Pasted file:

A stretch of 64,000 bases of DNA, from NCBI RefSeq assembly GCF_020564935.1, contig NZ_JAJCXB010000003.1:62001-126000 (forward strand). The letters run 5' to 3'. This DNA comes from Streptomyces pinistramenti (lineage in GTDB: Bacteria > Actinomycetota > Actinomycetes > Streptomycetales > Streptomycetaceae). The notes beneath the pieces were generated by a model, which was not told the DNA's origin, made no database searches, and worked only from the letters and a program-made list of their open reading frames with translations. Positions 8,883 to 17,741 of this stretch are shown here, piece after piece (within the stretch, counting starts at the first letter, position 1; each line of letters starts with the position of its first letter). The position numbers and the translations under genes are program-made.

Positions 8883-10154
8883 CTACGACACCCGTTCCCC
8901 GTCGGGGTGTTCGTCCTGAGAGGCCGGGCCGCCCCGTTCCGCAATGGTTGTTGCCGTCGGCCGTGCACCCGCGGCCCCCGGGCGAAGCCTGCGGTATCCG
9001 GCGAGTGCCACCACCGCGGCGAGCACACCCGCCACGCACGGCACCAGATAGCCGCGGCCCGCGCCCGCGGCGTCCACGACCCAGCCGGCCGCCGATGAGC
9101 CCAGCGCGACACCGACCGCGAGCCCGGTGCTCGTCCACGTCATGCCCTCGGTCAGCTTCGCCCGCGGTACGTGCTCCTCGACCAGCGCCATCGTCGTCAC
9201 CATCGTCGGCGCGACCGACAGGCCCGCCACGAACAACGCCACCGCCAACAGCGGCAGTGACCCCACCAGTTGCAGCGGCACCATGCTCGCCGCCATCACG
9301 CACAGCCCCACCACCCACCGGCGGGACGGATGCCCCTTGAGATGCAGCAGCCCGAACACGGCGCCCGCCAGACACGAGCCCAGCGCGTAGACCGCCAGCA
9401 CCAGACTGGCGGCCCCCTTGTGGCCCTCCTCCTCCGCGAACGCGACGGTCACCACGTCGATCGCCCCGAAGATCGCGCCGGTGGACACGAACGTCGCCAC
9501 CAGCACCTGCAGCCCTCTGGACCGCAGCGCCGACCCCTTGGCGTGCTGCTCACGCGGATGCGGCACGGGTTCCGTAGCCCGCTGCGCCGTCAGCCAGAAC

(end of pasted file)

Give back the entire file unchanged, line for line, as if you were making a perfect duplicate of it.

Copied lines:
A stretch of 64,000 bases of DNA, from NCBI RefSeq assembly GCF_020564935.1, contig NZ_JAJCXB010000003.1:62001-126000 (forward strand). The letters run 5' to 3'. This DNA comes from Streptomyces pinistramenti (lineage in GTDB: Bacteria > Actinomycetota > Actinomycetes > Streptomycetales > Streptomycetaceae). The notes beneath the pieces were generated by a model, which was not told the DNA's origin, made no database searches, and worked only from the letters and a program-made list of their open reading frames with translations. Positions 8,883 to 17,741 of this stretch are shown here, piece after piece (within the stretch, counting starts at the first letter, position 1; each line of letters starts with the position of its first letter). The position numbers and the translations under genes are program-made.

Positions 8883-10154
8883 CTACGACACCCGTTCCCC
8901 GTCGGGGTGTTCGTCCTGAGAGGCCGGGCCGCCCCGTTCCGCAATGGTTGTTGCCGTCGGCCGTGCACCCGCGGCCCCCGGGCGAAGCCTGCGGTATCCG
9001 GCGAGTGCCACCACCGCGGCGAGCACACCCGCCACGCACGGCACCAGATAGCCGCGGCCCGCGCCCGCGGCGTCCACGACCCAGCCGGCCGCCGATGAGC
9101 CCAGCGCGACACCGACCGCGAGCCCGGTGCTCGTCCACGTCATGCCCTCGGTCAGCTTCGCCCGCGGTACGTGCTCCTCGACCAGCGCCATCGTCGTCAC
9201 CATCGTCGGCGCGACCGACAGGCCCGCCACGAACAACGCCACCGCCAACAGCGGCAGTGACCCCACCAGTTGCAGCGGCACCATGCTCGCCGCCATCACG
9301 CACAGCCCCACCACCCACCGGCGGGACGGATGCCCCTTGAGATGCAGCAGCCCGAACACGGCGCCCGCCAGACACGAGCCCAGCGCGTAGACCGCCAGCA
9401 CCAGACTGGCGGCCCCCTTGTGGCCCTCCTCCTCCGCGAACGCGACGGTCACCACGTCGATCGCCCCGAAGATCGCGCCGGTGGACACGAACGTCGCCAC
9501 CAGCACCTGCAGCCCTCTGGACCGCAGCGCCGACCCCTTGGCGTGCTGCTCACGCGGATGCGGCACGGGTTCCGTAGCCCGCTGCGCCGTCAGCCAGAAC